Academic journal article Frontiers of Health Services Management

Editorial

Academic journal article Frontiers of Health Services Management

Editorial

Article excerpt

JUST TODAY I got an e-mail from a friend who suffers with rheumatoid arthritis. She wrote:

I hate people named Pete . . . and my rheumatologist's office has a nurse named Pete. He is also a bully. I have been having trouble getting my Plaquenil prescription refilled. So I call my rheumatologist's office. They say they haven't gotten an eye exam report on me for three, almost four years (required annually for this prescription). I explained I had one last August, one in June 07, and one in July 06. They say the last one they see in the system is for 05. Then they asked why I hadn't called earlier to resolve this.

I tell them I have been calling three or four times a year for the past two years, both their office and that of my ophthalmologist . . . and maybe they should be talking to each other. Peter, the nurse says, no, that is your responsibility. I say, oh it is my responsibility to coordinate your medical system? So, Pete puts their office manager on and we go through the same conversation. This conversation also deteriorates-sigh!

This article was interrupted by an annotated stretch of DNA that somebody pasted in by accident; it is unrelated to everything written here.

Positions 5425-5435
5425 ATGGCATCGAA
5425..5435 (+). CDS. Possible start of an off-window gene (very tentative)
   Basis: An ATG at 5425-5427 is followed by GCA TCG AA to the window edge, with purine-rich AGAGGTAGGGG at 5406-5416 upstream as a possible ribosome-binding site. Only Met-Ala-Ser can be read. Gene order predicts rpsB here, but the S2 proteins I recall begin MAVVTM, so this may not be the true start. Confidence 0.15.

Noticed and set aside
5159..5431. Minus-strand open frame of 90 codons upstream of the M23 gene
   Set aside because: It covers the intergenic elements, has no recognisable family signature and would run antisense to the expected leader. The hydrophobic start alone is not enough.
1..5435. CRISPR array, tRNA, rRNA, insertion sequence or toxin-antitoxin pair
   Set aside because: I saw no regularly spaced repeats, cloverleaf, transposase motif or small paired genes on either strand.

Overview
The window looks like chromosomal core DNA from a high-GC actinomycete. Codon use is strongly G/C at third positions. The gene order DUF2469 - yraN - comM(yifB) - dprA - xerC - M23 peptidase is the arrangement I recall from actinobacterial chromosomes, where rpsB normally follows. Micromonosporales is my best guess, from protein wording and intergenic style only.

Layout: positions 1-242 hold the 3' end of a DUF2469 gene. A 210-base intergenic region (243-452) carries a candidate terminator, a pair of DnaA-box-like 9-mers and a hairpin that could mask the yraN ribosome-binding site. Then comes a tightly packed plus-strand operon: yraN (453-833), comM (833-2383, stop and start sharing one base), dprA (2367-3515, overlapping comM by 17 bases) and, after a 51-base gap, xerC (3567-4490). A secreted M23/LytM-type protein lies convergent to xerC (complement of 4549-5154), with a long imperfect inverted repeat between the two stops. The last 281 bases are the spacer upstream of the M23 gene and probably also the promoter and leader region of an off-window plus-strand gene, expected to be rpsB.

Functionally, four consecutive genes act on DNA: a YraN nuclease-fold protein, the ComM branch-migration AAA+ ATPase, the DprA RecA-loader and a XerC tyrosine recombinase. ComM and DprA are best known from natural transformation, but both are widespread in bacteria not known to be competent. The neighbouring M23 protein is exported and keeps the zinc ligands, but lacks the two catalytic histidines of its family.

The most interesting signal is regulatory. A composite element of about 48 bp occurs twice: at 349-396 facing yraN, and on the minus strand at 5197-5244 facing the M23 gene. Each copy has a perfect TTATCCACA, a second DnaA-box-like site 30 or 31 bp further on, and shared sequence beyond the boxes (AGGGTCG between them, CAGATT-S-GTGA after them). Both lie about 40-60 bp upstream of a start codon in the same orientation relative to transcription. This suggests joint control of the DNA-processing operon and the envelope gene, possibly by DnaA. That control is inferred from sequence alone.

I ask her to please give me the name of her superior to take it up with them, including whose responsibility it is to find this information, especially since I don't have access to the system. And voila . . . all of a sudden, she finds the information, and realizes that they have been looking at the wrong ophthalmologist for reports and oh aren't they just so sorry. I have my prescription and have another year until I will probably again have to deal with Pete.

My friend is scrappy-she'll get the issue resolved however challenging. But many patients are not like that. Instead, they get lost in the system, or get pushed around by care givers. Many duplicate diagnostic tests to make up for a lack of communication between providers. Some get handed off (i.e., transitioned) from one provider to the next without anyone explaining what diagnostic procedures or treatments have already happened, or without adequate information about prescriptions. Is there any surprise errors happen? Not to mention the unease, confusion, and anger that accompany these situations. …

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